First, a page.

Homily for the 3rd Sunday of Easter

“Lift up the light of your face on us, O Lord”.

That was the Psalm response – a beautiful prayer, especially for Eastertide. God has lifted up his Son from death and in Jesus God’s face has shone upon us.

We need, the whole world needs, this light, this face. “I know whom I have believed”, St Paul will say (2 Tim 1:12). We want to know the Risen One, just as the disciples came to know him in today’s Gospel.

If the Resurrection is real, it is very real. It is the realest thing there is. And it’s worth ‘realising’ him.

“Lift up the light of your face on us, O Lord”.

Putting it another way, if the Resurrection isn’t real to me, if I don’t realise it, I am outside reality. And that’s not a good place to be. I’m missing out on reality, and I will be unreal myself, sham.

Here’s Pope Francis on the subject: “If the resurrection were for us a concept, an idea, a thought; if the Risen One were for us the recollection of the recollection of others, however authoritative, as, for example, of the Apostles; if there were not given also to us the possibility of a true encounter with Him, that would be to declare the newness of the Word made flesh to have been all used up…Christian faith is either an encounter with Him alive, or it does not exist” (Desiderio desideravi, 10).

“Lift up the light of your face on us, O Lord”.

St John Henry Newman distinguished two kinds of knowing, “notional” and “real”. Imagine being a medical student, you study illnesses and conditions and so forth. You have a “notional” knowledge of them, a “head” knowledge if you like. But then you meet people suffering these things and you begin to have a less theoretical knowledge of it, a realer one. Finally, perhaps you contract the illness yourself – well, then you have really made the journey from notional knowledge to real. And, in our knowing of Christ (a unique kind of knowing), the Holy Spirit takes us on the same journey – so that the Lord isn’t just a name or a figure from the past or a nice idea, but a reality I can realise.

In the 1st reading, St Peter is speaking to his fellow-Israelities in Jerusalem. They knew about the Crucifixion and they thought they “knew” Jesus. St Peter is trying to re-connect them to reality. You, he says, misread him, misjudged him, supported the idea of disposing of him. But now, by raising him from the dead, God has shown you who he really is, the Prince of Life, the Messiah and so on. “Turn to God”, then. Get real!

In the 2nd reading, St John is writing to members of his community, in a different context. But he is at the same task. There were Christians who said, “Sure, I know him”. St John says, but if you don’t keep his commandments – if you don’t love one another is what he has in mind – you are fooling yourself. You have a false knowledge; you’re not in the truth. You’re unreal. Yes, “real” knowing changes the way we behave. If we really “get” Christ, we will see others in another light. We will acknowledge their dignity. A recent document of the Holy See (Dignitas Infinita) has been spelling this out. There is a God-given dignity in us, prior to every circumstance of our life. This is the light Christ shines on humanity. If we realise Christ, we will realise this. St John, like Peter, is saying “Get real!”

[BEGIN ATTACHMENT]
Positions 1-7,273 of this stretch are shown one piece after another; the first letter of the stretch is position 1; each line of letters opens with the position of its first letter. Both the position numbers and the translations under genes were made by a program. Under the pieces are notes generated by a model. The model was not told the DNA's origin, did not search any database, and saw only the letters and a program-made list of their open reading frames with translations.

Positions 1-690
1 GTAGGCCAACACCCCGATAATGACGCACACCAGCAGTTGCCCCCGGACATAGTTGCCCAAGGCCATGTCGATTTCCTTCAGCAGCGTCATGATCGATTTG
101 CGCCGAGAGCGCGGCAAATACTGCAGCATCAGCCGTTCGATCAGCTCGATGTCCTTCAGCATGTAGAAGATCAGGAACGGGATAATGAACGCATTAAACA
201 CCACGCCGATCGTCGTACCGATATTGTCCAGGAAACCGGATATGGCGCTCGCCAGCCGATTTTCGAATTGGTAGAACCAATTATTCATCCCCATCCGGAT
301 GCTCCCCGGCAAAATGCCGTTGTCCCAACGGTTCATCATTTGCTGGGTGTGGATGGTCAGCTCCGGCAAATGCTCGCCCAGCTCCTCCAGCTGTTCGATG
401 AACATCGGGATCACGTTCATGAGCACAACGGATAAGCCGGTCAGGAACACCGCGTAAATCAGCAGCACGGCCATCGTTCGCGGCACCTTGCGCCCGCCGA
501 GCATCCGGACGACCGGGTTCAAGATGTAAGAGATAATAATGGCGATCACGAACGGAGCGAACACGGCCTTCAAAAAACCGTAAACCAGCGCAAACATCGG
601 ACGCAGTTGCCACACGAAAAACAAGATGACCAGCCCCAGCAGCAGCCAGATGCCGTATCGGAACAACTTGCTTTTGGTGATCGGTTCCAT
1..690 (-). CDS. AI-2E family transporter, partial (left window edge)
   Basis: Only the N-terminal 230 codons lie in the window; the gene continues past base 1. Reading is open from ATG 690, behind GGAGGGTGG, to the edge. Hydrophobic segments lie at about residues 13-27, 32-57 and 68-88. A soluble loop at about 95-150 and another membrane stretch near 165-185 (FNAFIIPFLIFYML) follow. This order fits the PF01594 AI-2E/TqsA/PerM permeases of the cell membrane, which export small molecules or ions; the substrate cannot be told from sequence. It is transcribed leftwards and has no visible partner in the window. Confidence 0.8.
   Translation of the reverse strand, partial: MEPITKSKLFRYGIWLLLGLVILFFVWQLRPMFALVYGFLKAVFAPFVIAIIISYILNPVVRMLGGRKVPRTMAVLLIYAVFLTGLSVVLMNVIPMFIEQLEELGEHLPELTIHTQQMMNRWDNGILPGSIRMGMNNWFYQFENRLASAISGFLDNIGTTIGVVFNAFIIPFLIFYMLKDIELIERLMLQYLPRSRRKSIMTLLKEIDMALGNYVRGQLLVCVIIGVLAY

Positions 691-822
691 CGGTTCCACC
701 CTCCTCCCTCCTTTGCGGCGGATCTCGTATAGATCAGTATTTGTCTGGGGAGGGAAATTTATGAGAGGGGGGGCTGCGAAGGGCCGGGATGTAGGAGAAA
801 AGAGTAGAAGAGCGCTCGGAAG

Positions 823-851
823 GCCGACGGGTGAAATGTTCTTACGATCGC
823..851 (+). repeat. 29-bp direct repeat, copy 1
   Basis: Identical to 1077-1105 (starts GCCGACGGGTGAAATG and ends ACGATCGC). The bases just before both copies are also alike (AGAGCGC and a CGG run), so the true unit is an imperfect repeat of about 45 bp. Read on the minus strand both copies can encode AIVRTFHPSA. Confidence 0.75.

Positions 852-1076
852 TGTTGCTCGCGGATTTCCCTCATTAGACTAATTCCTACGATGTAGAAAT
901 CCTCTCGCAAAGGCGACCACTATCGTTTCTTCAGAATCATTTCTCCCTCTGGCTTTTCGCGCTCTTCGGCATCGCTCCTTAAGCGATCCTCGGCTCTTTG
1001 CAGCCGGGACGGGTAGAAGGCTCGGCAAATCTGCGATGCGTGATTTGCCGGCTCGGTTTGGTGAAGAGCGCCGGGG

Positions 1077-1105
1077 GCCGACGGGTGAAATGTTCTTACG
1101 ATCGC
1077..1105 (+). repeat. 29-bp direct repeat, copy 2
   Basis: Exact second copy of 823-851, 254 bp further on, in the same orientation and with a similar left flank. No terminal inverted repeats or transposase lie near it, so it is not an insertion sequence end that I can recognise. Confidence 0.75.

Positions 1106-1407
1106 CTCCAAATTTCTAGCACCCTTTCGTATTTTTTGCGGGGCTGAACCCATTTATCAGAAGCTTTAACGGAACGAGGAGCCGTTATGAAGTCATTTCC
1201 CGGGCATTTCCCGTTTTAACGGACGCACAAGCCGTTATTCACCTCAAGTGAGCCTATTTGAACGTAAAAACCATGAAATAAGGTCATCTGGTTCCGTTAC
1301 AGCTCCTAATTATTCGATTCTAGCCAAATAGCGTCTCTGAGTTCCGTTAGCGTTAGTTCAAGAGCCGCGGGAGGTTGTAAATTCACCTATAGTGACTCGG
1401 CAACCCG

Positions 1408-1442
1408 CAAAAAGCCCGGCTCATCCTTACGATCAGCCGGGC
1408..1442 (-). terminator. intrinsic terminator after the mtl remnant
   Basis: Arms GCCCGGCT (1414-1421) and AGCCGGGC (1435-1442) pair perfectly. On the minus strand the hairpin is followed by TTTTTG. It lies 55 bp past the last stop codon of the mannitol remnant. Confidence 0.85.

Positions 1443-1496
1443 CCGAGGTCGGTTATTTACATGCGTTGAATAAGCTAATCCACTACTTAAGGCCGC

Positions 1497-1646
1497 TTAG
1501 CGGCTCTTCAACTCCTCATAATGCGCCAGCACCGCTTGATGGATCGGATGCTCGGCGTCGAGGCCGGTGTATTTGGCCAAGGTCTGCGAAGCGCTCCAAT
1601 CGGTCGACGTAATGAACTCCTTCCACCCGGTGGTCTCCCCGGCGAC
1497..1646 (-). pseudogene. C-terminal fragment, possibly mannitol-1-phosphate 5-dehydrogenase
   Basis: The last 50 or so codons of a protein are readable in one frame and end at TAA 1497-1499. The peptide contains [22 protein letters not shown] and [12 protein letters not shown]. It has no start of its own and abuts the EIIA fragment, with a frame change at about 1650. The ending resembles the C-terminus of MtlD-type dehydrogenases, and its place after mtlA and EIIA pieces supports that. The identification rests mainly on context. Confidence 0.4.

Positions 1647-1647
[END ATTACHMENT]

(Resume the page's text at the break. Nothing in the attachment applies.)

“Lift up the light of your face on us, O Lord”.

And then the Gospel. Jesus is making himself known. He is taking the disciples out of their hesitations and doubts about whether he had risen. He’s taking them beyond any notion he’s a ghost or a spirit or a phantom, out of any notional knowledge. Here I am flesh and blood. Look at me. Feel me. “It is I indeed!” Give me some food; look I’m eating. I’m not a concept, not an idea, not a memory, not someone from the past. I’m not virtual. I’m not something on a screen. I’m not fake news. I’m not AI, not a robot. “It is I indeed.” I’m real. “I am who am” God said of himself to Moses.

I think the grace of Eastertide lies precisely here – in the Lord making himself real to us. In us waking up to him. This is the time when he plays hide and seek with us, as he seems to have done with the disciples.

“Christian faith is either an encounter with Him alive, or it does not exist,” says the Pope. And his next sentence? “The Liturgy guarantees for us the possibility of such an encounter.”  This is where we meet the living presence of Christ. “The Lord Jesus who dies no more, who lives forever with the signs of his Passion, continues to pardon us, to heal us, to save us with the power of the sacraments. It is the concrete way, by means of his incarnation, that he loves us.” Yes, in that Upper Room what does he do? He offers his peace. He explains the Scriptures. He shows them his body. He eats with them. It all points us to his presence among us in Word and Sacrament and Eucharist, until he comes again.  It’s here that Christ can grow real to us, and we shed our falsities and become realer ourselves.

“Lift up the light of your face on us, O Lord”.

Let me say something strong. Imagine there is a 3rd World War, imagine the worst happens. It would be real. We’d instantly let go of all our nonsense and sham and superficiality. We’d regret so much. But even the reality of such a sudden wake-up call would be nothing to the reality of the Risen One.

“Let us know; let us press on to know the Lord” (Hos 6:3). Let’s ask for this face to shine, on us and on the whole world. It’s a fragile thing this knowledge, incomplete, still leaving us with many questions. But it’s more than enough to live by. It’s real because he is. “It is I indeed.”

“Lift up the light of your face on us, O Lord!”. Amen.

St Mary’s Cathedral, Aberdeen, 14 April 2024


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